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Walter E. Williams is a columnist for The Daily Signal and a professor of economics at George Mason University.
Let’s think about priorities. Say that you live in one of the dangerous high-crime and poor-schooling neighborhoods of cities like Chicago, Baltimore, Detroit, or St. Louis.
Something - Safety - Quality - Education - Politicians
Which is most important to you: doing something about public safety and raising the quality of education or, as most black politicians do, focusing energies upon President Donald Trump and who among the 20 presidential contenders will lead the Democratic Party?
The average American has no inkling about the horrible conditions in which many blacks live. Moreover, they wouldn’t begin to tolerate living under those conditions themselves.
Chicago - Person - Hours - Hours - Crime
In Chicago, one person is shot every four hours and murdered every 18 hours. Similar crime statistics can be found in many predominantly black neighborhoods in Baltimore, Detroit, St. Louis, and many other large cities. It’s not just an issue of public safety, for high crime has other devastating consequences.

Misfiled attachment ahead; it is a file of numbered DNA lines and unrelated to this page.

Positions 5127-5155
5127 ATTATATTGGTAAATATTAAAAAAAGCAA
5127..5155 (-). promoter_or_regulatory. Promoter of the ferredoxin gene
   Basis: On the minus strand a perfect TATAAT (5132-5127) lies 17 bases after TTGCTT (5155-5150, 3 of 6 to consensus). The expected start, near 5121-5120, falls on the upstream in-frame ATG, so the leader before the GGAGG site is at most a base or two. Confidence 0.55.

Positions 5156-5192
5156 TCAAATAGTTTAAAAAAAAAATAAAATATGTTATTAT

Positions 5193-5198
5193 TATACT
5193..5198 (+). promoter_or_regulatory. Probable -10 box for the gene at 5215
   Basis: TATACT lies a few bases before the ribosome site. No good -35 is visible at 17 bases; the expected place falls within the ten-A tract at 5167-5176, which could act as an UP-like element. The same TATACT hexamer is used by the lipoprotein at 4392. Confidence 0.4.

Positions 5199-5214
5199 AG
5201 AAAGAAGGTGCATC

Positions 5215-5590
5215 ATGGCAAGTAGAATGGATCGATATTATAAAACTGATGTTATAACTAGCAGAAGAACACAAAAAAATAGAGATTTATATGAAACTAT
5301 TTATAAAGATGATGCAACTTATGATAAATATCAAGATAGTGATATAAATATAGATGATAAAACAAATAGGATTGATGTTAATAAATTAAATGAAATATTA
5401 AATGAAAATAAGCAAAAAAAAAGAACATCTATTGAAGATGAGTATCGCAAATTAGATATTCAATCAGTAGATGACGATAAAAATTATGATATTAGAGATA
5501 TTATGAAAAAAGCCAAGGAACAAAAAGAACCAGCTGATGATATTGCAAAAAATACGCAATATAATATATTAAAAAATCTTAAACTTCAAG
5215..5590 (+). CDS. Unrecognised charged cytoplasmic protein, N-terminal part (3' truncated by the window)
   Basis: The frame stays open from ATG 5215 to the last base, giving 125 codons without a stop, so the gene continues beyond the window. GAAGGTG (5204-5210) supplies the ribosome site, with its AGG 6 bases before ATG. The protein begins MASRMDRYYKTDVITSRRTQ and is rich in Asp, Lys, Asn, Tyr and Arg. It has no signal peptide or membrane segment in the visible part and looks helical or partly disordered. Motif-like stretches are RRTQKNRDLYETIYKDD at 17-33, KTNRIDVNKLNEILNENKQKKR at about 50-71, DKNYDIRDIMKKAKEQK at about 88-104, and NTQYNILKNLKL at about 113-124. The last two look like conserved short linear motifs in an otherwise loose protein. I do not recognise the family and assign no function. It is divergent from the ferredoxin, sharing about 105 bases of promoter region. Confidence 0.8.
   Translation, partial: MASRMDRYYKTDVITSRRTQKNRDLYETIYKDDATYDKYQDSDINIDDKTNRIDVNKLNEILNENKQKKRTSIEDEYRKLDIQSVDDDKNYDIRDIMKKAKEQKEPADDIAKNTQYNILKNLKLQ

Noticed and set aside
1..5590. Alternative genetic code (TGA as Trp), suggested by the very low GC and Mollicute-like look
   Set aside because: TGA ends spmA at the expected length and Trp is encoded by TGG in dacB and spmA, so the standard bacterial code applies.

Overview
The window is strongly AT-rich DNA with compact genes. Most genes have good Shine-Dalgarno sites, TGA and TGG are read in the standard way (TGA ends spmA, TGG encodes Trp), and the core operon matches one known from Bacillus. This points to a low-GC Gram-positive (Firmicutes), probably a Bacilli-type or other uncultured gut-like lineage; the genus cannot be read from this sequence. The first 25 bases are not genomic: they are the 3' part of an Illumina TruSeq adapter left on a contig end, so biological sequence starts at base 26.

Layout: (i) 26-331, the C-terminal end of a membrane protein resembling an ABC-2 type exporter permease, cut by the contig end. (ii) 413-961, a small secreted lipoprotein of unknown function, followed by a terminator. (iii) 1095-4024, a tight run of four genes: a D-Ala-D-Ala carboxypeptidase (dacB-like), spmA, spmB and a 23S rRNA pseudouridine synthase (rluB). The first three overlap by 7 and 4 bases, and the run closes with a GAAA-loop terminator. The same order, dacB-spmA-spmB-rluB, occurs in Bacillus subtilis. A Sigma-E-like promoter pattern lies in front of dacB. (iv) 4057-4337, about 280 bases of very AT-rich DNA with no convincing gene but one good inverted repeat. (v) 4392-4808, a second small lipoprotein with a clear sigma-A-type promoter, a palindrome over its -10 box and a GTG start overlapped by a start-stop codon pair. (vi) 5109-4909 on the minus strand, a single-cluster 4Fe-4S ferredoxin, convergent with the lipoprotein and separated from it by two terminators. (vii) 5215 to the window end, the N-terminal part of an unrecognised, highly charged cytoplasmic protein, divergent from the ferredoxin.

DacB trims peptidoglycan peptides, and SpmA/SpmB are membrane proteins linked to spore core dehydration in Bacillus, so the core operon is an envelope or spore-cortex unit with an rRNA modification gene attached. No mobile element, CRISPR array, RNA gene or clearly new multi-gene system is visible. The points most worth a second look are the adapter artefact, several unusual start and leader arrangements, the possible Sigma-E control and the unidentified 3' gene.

Crime lowers the value of property. We can see some of this when housing prices skyrocket in formerly high-crime areas when large numbers of middle- and upper-income people purchase formerly run-down properties and fix them up.
Gentrification—wealthier - People - Slum - Housing - Cities
This is called gentrification—wealthier, predominantly white, people move in to renovate and restore slum housing in inner cities, causing higher rental prices and forcing low-income residents out. Also, as a result of gentrification, crime falls and neighborhood amenities increase.
The high crime rates in many black neighborhoods have the full effect of outlawing economic growth and opportunities.
Example - Impact - Crime - Businesses - Communities
Here’s a tiny example of the impact of crime on businesses. In low-crime communities, supermarket managers may leave plants, fertilizer, and other home and garden items outdoors, unattended and often overnight.
If one even finds a supermarket in a high-crime neighborhood, then that store must hire guards, and the manager cannot place items outside...
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